Festival sparks interest

Food for all: Food and wine sellers lined the sides of Pym Street in Millthorpe.
Food for all: Food and wine sellers lined the sides of Pym Street in Millthorpe.

It was wet and it was cold, but considering that it was some of the first rain in a long time no one was complaining about the conditions at the inaugural Winter Fire Festival food and wine market in Millthorpe’s historic Pym Street.

In charge: Fire warden Bruce Yarnold and John Harrison enjoy the warmth from the firepits.

In charge: Fire warden Bruce Yarnold and John Harrison enjoy the warmth from the firepits.

Burgers, sliders, pizzas and more were all washed down with locally hand-crafted beer and wine, or a warming glass of mulled wine. 

Orange360 general manager Caddie Marshall said hundreds of people from Sydney and the region attended events ranging from stargazing to markets and wassailing over three days and that the event was certain to return again next year.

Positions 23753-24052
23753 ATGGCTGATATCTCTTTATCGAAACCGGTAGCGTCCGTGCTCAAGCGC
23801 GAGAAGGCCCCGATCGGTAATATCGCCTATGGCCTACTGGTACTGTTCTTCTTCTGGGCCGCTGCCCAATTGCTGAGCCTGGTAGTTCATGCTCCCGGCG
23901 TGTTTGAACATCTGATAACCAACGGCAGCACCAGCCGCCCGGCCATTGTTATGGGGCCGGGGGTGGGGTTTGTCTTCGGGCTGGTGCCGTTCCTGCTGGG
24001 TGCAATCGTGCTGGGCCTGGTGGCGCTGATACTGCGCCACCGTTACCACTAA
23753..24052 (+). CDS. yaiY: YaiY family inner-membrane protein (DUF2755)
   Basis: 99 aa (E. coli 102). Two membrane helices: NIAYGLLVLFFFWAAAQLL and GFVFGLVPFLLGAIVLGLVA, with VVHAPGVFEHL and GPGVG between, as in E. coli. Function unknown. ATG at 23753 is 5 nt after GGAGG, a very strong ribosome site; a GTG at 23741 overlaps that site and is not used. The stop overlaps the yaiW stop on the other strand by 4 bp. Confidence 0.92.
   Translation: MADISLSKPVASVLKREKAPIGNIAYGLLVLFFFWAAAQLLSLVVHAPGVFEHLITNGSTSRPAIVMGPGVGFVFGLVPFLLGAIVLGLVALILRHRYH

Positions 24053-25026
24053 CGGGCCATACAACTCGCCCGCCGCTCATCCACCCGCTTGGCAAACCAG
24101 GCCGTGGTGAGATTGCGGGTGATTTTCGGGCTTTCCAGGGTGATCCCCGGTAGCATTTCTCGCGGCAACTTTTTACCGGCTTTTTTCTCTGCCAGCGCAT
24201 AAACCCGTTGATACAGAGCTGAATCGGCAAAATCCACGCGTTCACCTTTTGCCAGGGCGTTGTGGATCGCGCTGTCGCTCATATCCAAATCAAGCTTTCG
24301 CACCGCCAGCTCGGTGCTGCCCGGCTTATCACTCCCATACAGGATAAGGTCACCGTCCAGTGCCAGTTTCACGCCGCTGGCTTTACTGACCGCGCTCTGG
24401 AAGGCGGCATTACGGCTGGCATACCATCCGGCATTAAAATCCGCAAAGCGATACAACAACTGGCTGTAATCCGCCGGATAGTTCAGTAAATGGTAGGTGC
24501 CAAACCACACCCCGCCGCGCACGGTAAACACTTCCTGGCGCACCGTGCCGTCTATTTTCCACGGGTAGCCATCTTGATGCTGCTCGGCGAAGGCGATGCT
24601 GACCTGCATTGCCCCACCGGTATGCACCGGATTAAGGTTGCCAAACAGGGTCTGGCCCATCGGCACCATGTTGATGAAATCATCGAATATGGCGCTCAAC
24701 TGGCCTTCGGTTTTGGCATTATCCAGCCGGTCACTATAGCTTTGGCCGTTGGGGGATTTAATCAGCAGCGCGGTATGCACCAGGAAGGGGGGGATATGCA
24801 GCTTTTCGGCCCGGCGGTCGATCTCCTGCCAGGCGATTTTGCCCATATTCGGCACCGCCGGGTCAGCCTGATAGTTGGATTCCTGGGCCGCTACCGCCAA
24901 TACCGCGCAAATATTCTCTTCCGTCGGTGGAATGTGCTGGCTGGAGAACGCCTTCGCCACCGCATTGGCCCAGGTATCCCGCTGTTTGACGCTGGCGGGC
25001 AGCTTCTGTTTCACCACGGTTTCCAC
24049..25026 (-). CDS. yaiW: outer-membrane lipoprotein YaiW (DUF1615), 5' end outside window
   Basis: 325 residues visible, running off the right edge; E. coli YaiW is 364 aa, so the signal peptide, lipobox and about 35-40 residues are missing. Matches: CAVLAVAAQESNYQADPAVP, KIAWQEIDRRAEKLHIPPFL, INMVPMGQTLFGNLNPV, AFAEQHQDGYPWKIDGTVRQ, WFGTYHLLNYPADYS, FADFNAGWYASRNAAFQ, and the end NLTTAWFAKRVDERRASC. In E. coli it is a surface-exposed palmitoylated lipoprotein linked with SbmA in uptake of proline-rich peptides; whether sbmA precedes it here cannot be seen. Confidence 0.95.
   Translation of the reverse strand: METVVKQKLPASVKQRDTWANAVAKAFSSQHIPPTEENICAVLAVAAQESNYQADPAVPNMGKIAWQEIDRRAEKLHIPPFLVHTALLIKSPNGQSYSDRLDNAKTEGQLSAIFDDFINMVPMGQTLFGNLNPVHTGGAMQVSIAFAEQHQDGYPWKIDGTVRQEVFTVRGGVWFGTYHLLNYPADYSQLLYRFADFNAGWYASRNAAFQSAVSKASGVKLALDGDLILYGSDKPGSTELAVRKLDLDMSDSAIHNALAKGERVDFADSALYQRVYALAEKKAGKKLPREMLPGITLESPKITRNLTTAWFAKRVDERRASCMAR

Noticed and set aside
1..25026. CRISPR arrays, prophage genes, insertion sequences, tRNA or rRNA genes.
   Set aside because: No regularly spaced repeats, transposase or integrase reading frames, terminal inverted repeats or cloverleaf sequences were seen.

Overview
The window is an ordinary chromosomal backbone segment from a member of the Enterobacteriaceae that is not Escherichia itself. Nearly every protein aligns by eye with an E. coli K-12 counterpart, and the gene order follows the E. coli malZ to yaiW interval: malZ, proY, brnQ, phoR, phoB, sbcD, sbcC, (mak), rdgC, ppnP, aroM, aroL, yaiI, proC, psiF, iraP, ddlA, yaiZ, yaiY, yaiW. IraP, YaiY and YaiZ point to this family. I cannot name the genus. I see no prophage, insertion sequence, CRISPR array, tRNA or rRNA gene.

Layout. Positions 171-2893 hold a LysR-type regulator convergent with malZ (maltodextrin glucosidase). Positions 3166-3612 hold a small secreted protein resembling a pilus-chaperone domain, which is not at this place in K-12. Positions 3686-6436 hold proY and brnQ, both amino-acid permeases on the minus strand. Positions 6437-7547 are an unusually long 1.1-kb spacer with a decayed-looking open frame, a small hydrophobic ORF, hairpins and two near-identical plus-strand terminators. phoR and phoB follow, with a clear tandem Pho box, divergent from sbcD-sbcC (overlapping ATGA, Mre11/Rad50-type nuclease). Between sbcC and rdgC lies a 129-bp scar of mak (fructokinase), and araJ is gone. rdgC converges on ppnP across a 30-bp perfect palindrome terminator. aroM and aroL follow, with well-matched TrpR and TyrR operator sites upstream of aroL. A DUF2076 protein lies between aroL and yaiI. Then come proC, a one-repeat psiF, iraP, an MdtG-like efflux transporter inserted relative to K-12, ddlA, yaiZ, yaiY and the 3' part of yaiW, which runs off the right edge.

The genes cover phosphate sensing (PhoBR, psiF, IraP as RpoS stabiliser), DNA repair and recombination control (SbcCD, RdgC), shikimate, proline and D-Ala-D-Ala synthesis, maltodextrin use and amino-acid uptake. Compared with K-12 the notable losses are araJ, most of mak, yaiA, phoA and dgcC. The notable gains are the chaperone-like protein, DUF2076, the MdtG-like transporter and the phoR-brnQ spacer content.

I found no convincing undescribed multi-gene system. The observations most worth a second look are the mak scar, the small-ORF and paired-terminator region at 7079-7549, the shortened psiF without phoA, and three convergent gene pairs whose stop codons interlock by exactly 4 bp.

“My understanding was most events had sold out. Definitely we will be doing it again,” she said.

“I see this will be an event that will continue to grow like our other signature events.”

The windy conditions led to the fireworks being cancelled in Millthorpe, however the markets themselves were enjoyed by the nearly 2000 people who visited the village.

President of the Millthorpe Village Committee Sam Yeates said that the potential of the market was massive considering the turnout on what was a cold and wet night.

“It was amazing given the weather and the forecast and everyone seemed to enjoy themselves,” he said.

Mr Yeates said that the committee will now be looking at what worked well and what could be improved.

“The stallholders were all happy and in particular the shops in town were very happy with the night,” he said.

“In fact the lolly shop ran out of paper bags he was so busy.”

Some extra tables and seating for those to enjoy their meals is one of the additions that are to be made.

“With the Millfest celebrations in December we have the hay bales for tables and chairs, but we were really loathe to use them because of the risk of embers from the fires,” Mr Yeates said.